South Africa is one of the 42 countries in the world that have launched 5G commercial services, thereby taking a forward-looking step to bridging the digital divide, according to a report by the Global mobile Suppliers Association (GSA).
The countries consist of 389 operators globally that have said they were investing in 5G among which are 81 operators that have launched.
Although Nigerian authorities said it has concluded feasibility testing of the 5G network in the country, it is yet to launch a commercial service. MTN and other providers have expressed willingness to deploy 5G once there is an approval from the regulators.
However, with the outbreak of the COVID-19, experts say the immediate need is for online, digital communications that can easily be provided by 4G or LTE networks. 5G, on the other hand, is expected to enable enhanced mobile broadband, mission-critical communications, and massive internet of things (IoT) communications between equipment.
Despite the growth in the adoption of 4G LTE, billions of people are still excluded from the opportunities of the digital economy, says Emmanuel Coelho Alves, Senior Marketing Director at Huawei.
“There is a need to redouble our effort for more digital transmission and inclusion to support United Nations Sustainable Development Goals (SDGs), and bring the excluded 3.9 billion of world’s population online,” Alves said. “It won’t be easy, but with cross-sector efforts from the government and partners in the private sector, academia, and civil society, we can achieve that.”
Bridging the digital divide and empowering more of the world’s people with online connectivity is seen as critical to overcoming poverty and attaining a sustainable future. It will require constant investment and expansion of existing LTE capabilities and adoption.
Currently, 66 percent of areas in the world have access to mobile broadband. 90 percent of these had access to high-quality networks such as 3G and 4G. 5G adoption is still in its infant stage.
A GSMA report notes that 80 percent of the world’s population now has mobile coverage, out of which more than 50 percent of connections are already on 4G. This only paves way for eventual deployment of 5G networks.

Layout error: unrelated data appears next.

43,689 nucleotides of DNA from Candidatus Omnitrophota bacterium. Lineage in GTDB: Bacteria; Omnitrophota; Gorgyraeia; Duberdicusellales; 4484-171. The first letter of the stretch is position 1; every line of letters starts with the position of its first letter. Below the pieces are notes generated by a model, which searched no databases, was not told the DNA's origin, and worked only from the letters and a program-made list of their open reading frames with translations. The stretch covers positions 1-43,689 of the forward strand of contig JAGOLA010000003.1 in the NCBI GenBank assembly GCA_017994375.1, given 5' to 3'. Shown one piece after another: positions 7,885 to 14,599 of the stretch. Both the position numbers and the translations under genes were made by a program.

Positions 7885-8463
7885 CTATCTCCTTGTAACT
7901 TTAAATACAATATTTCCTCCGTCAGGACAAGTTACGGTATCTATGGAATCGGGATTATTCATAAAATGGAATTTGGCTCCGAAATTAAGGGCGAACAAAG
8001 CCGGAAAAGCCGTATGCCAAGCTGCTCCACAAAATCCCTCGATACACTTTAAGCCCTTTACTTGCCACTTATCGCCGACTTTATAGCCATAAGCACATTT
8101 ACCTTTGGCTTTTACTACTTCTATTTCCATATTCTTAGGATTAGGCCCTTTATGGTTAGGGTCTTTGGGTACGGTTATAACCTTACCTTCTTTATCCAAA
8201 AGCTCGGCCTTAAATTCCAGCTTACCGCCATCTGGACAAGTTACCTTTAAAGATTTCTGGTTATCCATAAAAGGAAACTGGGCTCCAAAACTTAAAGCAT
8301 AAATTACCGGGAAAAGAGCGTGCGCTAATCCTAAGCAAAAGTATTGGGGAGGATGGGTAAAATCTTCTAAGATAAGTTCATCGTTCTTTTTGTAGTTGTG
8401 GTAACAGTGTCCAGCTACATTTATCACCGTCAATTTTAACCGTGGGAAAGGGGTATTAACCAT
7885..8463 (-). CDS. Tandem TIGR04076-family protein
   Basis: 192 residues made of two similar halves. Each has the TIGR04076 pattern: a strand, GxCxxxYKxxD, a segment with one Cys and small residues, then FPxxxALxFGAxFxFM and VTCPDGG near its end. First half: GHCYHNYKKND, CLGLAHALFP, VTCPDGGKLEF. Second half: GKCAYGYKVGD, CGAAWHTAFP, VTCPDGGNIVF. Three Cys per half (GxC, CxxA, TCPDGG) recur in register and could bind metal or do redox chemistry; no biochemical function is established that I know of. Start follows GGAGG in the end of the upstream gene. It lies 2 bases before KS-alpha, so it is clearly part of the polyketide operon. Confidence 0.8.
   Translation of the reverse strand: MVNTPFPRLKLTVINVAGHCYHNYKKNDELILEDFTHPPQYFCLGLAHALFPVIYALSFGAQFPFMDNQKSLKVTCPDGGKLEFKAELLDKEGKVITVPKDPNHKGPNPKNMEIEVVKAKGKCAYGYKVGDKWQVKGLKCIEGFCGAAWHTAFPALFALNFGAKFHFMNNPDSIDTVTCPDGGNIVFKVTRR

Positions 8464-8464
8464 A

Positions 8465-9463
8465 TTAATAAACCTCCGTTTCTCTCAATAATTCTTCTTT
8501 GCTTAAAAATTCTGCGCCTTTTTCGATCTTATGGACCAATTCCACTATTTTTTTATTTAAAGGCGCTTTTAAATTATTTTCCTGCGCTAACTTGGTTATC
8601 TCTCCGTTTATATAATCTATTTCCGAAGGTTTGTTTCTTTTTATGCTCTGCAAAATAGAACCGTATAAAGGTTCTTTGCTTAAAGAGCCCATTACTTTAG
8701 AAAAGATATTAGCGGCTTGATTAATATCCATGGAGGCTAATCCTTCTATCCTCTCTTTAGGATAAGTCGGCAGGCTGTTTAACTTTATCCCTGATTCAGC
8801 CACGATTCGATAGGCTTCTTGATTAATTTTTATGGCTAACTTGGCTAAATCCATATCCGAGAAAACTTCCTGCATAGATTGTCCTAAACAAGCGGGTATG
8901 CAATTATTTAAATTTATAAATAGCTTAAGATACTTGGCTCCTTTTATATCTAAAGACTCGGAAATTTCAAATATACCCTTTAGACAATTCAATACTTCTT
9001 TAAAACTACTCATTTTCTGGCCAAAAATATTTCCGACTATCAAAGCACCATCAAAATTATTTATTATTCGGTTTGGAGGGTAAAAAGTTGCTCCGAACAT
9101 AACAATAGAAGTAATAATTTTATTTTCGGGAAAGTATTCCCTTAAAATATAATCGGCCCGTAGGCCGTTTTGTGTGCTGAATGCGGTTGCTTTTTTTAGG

Sub-Sahara Africa has 456 million unique mobile subscribers, representing 44 percent of people, with this proportion expected to grow to 50 percent by 2025. The GSMA report predicts that Africa will be the fastest-growing global region, with a compound annual growth rate of 4.6 percent. However, mobile broadband subscriber numbers remain significantly lower, with 239 million subscribers and a penetration rate of just 23 percent.
The bridge the gap in Africa will require ongoing expansion of mobile broadband services such as 4G, with penetration expected to reach 39 percent by 2025.
“4G provides an extremely good asset when you go later to 5G,” Alves said. “4G has been deployed widely in the past years. 4g is the capacity layer in cities, leveraging massive MIMO (multiple-input and multiple-output) in hot spots with significant traffic.
Mohamed Madkour, VP of global wireless networks marketing and solutions at Huawei, said at the AfricaCom 2019 conference in Cape Town last year, that “all investment in expanding 4G and organising site assets will reduce the amount of money needed to switch on 5G in the near future. Every rand spent on 4G is thus a rand invested in 5G.”
Whether seen from a network operator or a policy perspective, 4G is thus not simply an interim step towards 5G. The 4G foundation already heralds the arrival of the 5G future.